Chancellor Angela Merkel’s government said it may have to scrap some of its targets for shifting the source of its electricity supply, a move that would water down a commitment to bolster renewable energy in Europe’s biggest economy.
Economy Minister Philipp Roesler told today’s Bild newspaper that Germany may readjust targets linked to the plan to exit nuclear energy-generation by 2022 if jobs are threatened. The comments came a day after Environment Minister Peter Altmaier told Bild the coalition may fail to reach a goal to cut power consumption 10 percent by 2020. Merkel said July 14 that Germany probably won’t use carbon capture and storage facilities after passing the required bill in parliament.
“Instead of questioning targets or declaring the entire energy switch a failure, we now need the right decisions for more energy efficiency, grid expansion and smart market design,” Claudia Kemfert, the chief energy expert at the Berlin-based DIW economic institute, said today by e-mail.
The government is struggling to grasp the scale of the effort needed to shift Germany away from nuclear power 16 months after Merkel promised to phase out reactors in favor of renewable such as solar and wind following the meltdown in Japan. Merkel named Altmaier in May to steer the overhaul after sacking his predecessor, Norbert Roettgen, amid reports that he wasn’t listening to industry concerns about the transition.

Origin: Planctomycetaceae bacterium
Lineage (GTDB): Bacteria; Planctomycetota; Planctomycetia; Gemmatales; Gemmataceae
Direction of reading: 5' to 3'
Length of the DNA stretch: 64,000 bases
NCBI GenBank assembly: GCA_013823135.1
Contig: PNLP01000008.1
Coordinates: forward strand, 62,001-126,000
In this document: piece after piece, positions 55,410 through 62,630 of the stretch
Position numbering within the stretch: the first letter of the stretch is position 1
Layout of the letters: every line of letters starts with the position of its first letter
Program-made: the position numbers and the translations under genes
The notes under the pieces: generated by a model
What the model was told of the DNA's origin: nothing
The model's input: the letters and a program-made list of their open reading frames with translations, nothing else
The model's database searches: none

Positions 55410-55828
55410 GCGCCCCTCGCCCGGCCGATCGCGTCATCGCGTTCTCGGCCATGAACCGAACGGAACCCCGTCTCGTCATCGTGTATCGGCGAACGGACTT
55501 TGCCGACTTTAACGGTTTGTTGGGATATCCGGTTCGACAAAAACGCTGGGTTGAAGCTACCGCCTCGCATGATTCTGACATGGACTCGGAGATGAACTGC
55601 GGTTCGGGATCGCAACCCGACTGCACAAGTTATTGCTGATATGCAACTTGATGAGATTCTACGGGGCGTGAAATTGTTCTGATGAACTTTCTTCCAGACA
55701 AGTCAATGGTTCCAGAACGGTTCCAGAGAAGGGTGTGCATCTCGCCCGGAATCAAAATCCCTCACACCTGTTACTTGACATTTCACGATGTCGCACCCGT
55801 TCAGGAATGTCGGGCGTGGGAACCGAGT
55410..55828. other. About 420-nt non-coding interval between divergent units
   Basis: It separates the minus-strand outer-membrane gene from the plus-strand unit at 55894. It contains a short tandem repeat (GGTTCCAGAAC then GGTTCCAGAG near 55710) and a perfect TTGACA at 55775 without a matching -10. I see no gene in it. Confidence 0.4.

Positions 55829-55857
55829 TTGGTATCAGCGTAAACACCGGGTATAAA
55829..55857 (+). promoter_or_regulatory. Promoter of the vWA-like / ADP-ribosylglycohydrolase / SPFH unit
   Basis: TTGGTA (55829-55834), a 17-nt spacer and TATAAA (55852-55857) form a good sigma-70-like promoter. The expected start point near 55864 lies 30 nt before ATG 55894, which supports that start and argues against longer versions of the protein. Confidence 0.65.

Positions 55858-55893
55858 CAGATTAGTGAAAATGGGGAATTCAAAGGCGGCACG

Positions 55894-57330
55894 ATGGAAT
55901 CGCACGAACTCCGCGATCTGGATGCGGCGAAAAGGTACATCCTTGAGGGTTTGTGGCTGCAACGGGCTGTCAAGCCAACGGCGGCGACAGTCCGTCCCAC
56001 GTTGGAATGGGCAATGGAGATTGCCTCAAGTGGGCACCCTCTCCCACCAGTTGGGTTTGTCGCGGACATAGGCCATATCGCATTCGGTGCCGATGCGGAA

Overhauling the energy mix while making sure it remains secure, affordable and environmentally friendly “is not an easy path,” Merkel said yesterday in Berlin. She faces elections in the fall of 2013 as the power shift gathers pace.
Germany plans to close its remaining nine nuclear stations by 2022, build offshore wind farms that will cover an area six times the size of New York City and build or upgrade as much as 8,200 kilometers (5,100 miles) of power lines. The nuclear exit is coupled with goals to increase energy efficiency and raise the share of renewable-energy output in its power mix to at least 35 percent by the end of this decade.
Altmaier told reporters in Berlin today that he had raised the lack of progress in terms of reducing power consumption to spark a debate over what’s needed to reach that target.
To make the energy switch a success and benefit the German economy, “we have to know where we stand, what kind of problems have come up and where we need to do more or improve things,” Altmaier said. The costs linked to the energy switch should be as low as possible, he said.
To contact the reporter on this story: Stefan Nicola in Berlin at email@example.com
To contact the editor responsible for this story: Reed Landberg at firstname.lastname@example.org